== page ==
If the doctor or nurse has him back home and he is simply wobbly and can stand but not without you next to him, walk but not more than a few steps. This would mean that he has been examined and is on medication to take down his infection or handle his health challenge and he is on the mend. You will be asked to help him stand up and move him to the commode that will be placed in his room. You will have to help him up from the commode and get him back in his chair. An in-home nurse can be sent via the doctor to help you learn how to do the assisting so it will not harm you. Very small people, can handle larger bodies if they are taught how to move them.
He will have to do all the exercises that the Physical Therapy person has given to you. They usually have a sheet with the exercises printed on it. You and your Father will have to do those exercises a couple of times a day for his legs to get strong again. Older people lose muscle strength really fast and they need to re-gain it right away so it is not a permanent situation. Even if he is very ill with heart problems or cancer, he needs to move for as long as he can. So he will have to do the exercises that the professional PT person designs for him. You will have to assist him until he gets strong enough to be on his own.
If he falls on the ground – do not even try to pick him up. Call 911 and the fire department will come and lift him to his chair or bed and check him out. If they think he has injured his body they will transport him to the hospital. If you do not want him transported or given resuscitation you have to have a piece of paper posted on the wall that releases the medics from their duty of rescuing the patient and doing all they can to save him. This paper is called A Do Not Resuscitate Order/Agreement (or DNRO form). This is not his living will, it is a special piece of paper that has to be from his doctor. It would be signed by the patient, or his Power of Attorney and the primary doctor that you use for his care. It’s usually a green piece of paper and I posted mother’s in her bathroom door, so I could easily show it to a medic crew. If mother went into the hospital I took it with me in my hospital pack. (You will find my hospital emergency workbook package on the products page of my website www.seniorcarewithspirit.com it is a beauty and will really help you go step by step through Emergency Room visits.)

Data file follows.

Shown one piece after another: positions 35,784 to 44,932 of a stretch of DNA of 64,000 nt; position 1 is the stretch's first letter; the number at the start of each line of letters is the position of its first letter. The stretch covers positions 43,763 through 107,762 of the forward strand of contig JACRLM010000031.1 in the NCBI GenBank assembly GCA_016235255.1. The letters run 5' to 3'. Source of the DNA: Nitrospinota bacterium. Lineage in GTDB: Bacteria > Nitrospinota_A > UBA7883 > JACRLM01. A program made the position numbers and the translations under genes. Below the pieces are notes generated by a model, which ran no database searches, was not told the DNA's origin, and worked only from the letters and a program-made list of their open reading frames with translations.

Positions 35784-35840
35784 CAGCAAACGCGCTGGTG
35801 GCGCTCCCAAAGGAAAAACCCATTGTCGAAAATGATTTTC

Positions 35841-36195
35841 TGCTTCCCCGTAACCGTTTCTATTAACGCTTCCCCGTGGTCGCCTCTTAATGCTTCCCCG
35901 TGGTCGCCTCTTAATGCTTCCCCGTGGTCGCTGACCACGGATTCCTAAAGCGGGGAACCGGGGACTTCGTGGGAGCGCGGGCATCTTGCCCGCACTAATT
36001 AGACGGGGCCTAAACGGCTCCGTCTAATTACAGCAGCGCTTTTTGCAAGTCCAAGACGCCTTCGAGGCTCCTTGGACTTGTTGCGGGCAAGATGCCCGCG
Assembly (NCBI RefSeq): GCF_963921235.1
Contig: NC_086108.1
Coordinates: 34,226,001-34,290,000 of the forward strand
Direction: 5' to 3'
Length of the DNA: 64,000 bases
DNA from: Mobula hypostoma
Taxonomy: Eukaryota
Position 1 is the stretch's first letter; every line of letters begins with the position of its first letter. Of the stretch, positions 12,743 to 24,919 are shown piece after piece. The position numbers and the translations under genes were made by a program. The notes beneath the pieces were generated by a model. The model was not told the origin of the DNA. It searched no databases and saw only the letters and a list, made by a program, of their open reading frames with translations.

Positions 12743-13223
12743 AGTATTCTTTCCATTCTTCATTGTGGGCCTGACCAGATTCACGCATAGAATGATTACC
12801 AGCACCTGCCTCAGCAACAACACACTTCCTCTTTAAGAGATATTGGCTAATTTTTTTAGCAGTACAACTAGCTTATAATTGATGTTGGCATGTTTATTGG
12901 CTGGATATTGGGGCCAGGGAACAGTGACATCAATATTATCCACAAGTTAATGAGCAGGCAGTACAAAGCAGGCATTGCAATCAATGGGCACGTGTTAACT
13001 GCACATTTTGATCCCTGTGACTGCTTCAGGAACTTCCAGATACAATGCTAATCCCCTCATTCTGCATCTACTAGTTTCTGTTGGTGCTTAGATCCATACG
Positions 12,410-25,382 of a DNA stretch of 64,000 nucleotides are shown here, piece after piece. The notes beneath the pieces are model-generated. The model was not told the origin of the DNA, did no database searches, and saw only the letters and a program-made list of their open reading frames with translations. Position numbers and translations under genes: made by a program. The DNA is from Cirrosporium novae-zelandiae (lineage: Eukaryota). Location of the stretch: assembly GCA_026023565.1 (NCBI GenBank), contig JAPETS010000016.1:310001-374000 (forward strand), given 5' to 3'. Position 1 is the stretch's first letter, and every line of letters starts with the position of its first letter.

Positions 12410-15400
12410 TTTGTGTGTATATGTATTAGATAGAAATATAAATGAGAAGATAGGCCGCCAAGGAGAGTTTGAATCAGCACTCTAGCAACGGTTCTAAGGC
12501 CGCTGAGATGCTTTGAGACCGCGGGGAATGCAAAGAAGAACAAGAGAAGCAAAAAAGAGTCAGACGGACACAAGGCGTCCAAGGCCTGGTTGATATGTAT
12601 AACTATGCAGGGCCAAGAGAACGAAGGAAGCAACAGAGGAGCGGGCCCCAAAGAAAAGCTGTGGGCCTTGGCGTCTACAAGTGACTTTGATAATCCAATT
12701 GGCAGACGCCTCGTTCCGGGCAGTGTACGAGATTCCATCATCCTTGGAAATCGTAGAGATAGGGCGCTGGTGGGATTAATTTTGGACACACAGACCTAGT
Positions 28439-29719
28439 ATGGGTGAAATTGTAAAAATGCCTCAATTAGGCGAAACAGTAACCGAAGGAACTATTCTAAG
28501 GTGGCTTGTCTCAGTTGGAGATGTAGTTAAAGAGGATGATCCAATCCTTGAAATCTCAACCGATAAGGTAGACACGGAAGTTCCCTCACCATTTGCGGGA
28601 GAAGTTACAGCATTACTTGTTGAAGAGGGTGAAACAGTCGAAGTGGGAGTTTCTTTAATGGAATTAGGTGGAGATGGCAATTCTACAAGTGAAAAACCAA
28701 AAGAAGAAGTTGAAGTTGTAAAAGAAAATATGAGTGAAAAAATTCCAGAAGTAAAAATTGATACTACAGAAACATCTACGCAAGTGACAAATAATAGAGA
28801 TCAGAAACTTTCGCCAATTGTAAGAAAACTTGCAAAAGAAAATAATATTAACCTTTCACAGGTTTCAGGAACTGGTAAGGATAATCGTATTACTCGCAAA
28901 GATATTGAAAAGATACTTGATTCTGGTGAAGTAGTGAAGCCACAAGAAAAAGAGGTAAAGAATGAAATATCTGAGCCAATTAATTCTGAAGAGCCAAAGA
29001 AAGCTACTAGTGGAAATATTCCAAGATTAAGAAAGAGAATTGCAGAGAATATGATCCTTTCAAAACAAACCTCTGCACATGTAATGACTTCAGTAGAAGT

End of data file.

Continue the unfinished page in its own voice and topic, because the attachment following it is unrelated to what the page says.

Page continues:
If your dad knows he is facing a life transition it is time to call Hospice. That is a terrific service that will come into your home and help you as well as your dad through the process of dying. It is used in the last six months of someones life and is paid for via medicare and all you have to do is ask your doctor or look up Hospice in the phone book. They will come and do an assessment of your dad and then give you an outline of all the things they can do for you. So you can be released from some of the stress and just be his daughter, instead of a care giver.
Remember, older people get weak. But they also recover. So be really clear on what your dad needs to do around the house for you to give care. I told mother she just had to walk, I could not lift her for any length of time. So, she was very good about walking after each of her little strokes and illnesses. She knew I could help her for a few days, but not on a permanent basis, so she responded with lots of exercise to keep her legs working.
Thank you for all you do for your dad, I hope you will go to my website and read about my Care-Givers Workbook 101, it has helped so many family members give top notch care to their seniors. Thanks francy